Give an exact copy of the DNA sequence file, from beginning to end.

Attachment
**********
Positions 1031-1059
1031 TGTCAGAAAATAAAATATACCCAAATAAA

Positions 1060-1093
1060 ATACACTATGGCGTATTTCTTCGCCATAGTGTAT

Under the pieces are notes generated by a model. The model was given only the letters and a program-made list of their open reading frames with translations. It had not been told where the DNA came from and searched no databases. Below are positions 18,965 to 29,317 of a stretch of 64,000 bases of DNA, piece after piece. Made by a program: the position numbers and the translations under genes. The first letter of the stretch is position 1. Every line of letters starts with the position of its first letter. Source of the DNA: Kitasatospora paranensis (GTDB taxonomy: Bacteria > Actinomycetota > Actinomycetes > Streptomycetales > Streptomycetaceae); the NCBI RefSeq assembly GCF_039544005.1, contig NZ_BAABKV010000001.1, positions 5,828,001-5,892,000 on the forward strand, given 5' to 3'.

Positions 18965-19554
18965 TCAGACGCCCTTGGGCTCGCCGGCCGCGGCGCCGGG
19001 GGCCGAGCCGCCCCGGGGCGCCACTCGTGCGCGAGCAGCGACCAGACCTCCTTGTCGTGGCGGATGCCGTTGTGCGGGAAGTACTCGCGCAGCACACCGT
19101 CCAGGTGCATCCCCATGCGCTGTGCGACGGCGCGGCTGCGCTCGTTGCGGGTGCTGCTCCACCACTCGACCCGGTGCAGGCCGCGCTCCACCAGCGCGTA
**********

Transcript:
Positions 1031-1059
1031 TGTCAGAAAATAAAATATACCCAAATAAA

Positions 1060-1093
1060 ATACACTATGGCGTATTTCTTCGCCATAGTGTAT

Under the pieces are notes generated by a model. The model was given only the letters and a program-made list of their open reading frames with translations. It had not been told where the DNA came from and searched no databases. Below are positions 18,965 to 29,317 of a stretch of 64,000 bases of DNA, piece after piece. Made by a program: the position numbers and the translations under genes. The first letter of the stretch is position 1. Every line of letters starts with the position of its first letter. Source of the DNA: Kitasatospora paranensis (GTDB taxonomy: Bacteria > Actinomycetota > Actinomycetes > Streptomycetales > Streptomycetaceae); the NCBI RefSeq assembly GCF_039544005.1, contig NZ_BAABKV010000001.1, positions 5,828,001-5,892,000 on the forward strand, given 5' to 3'.

Positions 18965-19554
18965 TCAGACGCCCTTGGGCTCGCCGGCCGCGGCGCCGGG
19001 GGCCGAGCCGCCCCGGGGCGCCACTCGTGCGCGAGCAGCGACCAGACCTCCTTGTCGTGGCGGATGCCGTTGTGCGGGAAGTACTCGCGCAGCACACCGT
19101 CCAGGTGCATCCCCATGCGCTGTGCGACGGCGCGGCTGCGCTCGTTGCGGGTGCTGCTCCACCACTCGACCCGGTGCAGGCCGCGCTCCACCAGCGCGTA